Yes, definitely involved. But it is curious that the Chinese have been so quiet, publicly at least. Most the the passengers were Chinese nationals, and one would think they'd be a bit noisier.
Let's say the plane is found 30 years from now. What do you think your first thought/emotion would be?
Thanks for your work!
After stunned gratitude that I'm still alive? Surprise, obviously, but also impressed that someone had the tenacity to keep looking. Which, by the way, I do believe someone will searching.
'Extraordinary claims require extraordinary evidence' of course. But what about informal speculation? Could you muse here about some possible/likely version of events, which may have at some point been tempting to consider but which could never be supported by enough evidence? Did any of the more 'conspiratorial' scenarios seem at some point like it might be worth considering?
It was shockingly easy to tumble down a few rabbit holes along the way. Boeing's uninterruptible auto-pilot kept me awake a night or two, as did the mangosteens-that-maybe-weren't-mangosteens in the cargo hold. There's no evidence that either of those played a role -- but there's not really evidence to support any theory beyond a certain point. There's just so little data. What we do know is that MH370 was almost certainly (even the word certainly needs a mild caveat) under deliberate human control at least until it rounded the northern tip of Sumatra. It also flew a route that appears designed to keep it as hidden as possible. If the captain or co-pilot was still in command, that would suggest a suicide plot (in the case of a fire or rapid decompression, they would have gotten the plane down to 10,000 feet, and there's no evidence that happened). But there's no reason to suspect either man had a motive to fly off, kill himself, and murder 238 people. That leaves the option of a hijacker(s) taking control, and maintaining control at least until Sumatra. Then what? Everyone on board is incapacitated -- perhaps a decompression event -- and the plane continues until it runs out of fuel. That is my informal informed speculation: a failed hijacking attempt is the least unlikeliest explanation. But only by a slim margin.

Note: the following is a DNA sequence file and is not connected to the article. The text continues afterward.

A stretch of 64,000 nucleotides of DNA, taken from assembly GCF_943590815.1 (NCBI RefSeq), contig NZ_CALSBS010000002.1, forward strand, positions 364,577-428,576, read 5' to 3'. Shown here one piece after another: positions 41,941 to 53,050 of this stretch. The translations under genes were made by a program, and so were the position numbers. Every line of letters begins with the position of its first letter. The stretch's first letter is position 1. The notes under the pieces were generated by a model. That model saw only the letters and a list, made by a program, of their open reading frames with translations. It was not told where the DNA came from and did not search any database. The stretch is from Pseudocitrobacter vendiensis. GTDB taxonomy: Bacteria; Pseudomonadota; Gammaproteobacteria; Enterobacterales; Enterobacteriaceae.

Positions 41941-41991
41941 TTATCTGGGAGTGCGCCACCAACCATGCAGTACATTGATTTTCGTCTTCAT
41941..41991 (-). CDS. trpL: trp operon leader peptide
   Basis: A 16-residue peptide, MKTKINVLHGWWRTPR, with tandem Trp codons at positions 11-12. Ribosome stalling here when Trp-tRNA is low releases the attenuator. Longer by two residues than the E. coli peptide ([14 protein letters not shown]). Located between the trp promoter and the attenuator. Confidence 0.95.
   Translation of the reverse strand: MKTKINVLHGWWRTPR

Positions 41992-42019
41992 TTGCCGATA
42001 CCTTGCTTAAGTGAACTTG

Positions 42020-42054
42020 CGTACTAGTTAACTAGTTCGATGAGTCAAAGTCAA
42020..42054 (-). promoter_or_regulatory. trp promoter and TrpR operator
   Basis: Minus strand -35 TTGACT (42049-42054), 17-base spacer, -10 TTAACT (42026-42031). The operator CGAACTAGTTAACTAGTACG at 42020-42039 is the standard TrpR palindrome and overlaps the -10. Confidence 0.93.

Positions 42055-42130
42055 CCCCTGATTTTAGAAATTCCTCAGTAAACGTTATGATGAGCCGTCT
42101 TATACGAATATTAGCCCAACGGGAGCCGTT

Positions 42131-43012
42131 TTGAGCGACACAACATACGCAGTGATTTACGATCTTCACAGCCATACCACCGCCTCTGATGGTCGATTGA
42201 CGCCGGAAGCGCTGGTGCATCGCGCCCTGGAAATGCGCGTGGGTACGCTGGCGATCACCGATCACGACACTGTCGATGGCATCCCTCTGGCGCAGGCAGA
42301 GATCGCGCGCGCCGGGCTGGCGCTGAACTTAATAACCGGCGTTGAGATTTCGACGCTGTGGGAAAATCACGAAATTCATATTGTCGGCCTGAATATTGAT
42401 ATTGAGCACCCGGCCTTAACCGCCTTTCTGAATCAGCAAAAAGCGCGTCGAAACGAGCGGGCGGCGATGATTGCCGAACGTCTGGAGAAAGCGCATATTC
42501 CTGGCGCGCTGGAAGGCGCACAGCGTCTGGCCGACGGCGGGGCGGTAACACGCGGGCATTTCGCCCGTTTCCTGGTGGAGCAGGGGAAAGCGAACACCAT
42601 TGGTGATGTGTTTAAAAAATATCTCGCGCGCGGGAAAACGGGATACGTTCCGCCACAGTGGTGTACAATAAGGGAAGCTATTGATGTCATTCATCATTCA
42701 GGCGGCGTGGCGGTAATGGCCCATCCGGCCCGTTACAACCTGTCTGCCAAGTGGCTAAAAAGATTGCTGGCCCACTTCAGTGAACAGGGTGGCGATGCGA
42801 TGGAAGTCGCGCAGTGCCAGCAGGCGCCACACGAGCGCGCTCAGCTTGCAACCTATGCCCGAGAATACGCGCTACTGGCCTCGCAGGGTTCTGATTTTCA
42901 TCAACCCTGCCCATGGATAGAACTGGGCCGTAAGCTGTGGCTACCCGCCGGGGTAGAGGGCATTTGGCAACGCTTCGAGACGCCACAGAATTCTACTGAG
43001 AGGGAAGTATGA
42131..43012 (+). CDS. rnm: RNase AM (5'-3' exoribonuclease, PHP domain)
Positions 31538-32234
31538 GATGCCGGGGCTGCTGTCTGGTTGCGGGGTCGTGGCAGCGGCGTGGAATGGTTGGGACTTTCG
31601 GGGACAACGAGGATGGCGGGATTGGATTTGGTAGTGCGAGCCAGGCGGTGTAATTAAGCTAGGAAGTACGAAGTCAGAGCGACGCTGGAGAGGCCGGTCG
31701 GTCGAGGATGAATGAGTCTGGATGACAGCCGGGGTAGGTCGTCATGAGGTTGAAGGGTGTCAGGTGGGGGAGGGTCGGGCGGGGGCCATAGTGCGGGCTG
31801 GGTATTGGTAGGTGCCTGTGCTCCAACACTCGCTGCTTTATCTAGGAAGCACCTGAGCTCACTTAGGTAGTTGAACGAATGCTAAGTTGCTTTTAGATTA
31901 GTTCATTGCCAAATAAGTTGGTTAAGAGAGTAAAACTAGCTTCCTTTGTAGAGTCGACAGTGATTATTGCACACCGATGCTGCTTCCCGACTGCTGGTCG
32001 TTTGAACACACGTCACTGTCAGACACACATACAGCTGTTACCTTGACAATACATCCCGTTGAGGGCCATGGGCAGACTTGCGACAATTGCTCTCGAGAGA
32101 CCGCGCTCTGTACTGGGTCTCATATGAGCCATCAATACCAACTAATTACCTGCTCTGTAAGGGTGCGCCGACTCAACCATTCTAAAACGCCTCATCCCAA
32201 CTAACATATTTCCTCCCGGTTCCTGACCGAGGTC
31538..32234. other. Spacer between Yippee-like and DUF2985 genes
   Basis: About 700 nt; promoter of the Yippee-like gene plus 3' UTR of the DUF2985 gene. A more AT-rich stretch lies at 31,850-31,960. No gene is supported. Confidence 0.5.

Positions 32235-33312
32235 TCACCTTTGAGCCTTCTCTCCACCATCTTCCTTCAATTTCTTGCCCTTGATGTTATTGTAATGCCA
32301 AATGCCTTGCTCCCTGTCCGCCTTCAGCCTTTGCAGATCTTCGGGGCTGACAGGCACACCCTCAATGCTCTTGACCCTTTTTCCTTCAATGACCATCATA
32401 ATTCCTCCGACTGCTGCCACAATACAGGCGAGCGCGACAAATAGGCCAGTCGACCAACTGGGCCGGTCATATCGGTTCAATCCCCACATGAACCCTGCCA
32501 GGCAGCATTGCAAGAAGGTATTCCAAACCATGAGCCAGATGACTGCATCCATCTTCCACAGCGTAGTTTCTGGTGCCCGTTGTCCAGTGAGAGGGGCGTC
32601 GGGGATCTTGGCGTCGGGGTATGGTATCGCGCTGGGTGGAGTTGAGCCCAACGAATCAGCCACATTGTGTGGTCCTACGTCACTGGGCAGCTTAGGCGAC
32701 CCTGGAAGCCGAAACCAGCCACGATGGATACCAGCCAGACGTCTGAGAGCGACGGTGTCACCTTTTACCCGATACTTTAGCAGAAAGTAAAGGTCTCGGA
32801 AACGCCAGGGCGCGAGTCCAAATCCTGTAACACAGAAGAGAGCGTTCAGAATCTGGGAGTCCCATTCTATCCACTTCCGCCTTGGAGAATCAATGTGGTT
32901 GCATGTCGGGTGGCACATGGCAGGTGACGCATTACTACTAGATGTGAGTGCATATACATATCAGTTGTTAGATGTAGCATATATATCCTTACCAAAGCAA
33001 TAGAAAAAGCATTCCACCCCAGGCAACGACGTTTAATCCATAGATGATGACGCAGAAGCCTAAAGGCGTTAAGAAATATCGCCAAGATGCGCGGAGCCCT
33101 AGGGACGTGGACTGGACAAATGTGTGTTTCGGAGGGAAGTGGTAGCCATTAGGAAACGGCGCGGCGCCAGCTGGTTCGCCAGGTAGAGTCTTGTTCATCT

Do you think that the families will eventually receive closure once the plane is found? Or will the mishandling of the investigation always be an open wound?
"Closure" is one of those difficult words, because it can mean so many different things to different people. Will having physical proof of a crash make any difference? Ghyslain Wattrelos, who lost his wife and two of his children, was pondering that. He wondered if maybe it would be worse, once everything is settled and he no longer occupies himself trying to figure out what happened. That said, yes, I think the mishandling is always going to generate some rage, at least for some of the next of kin.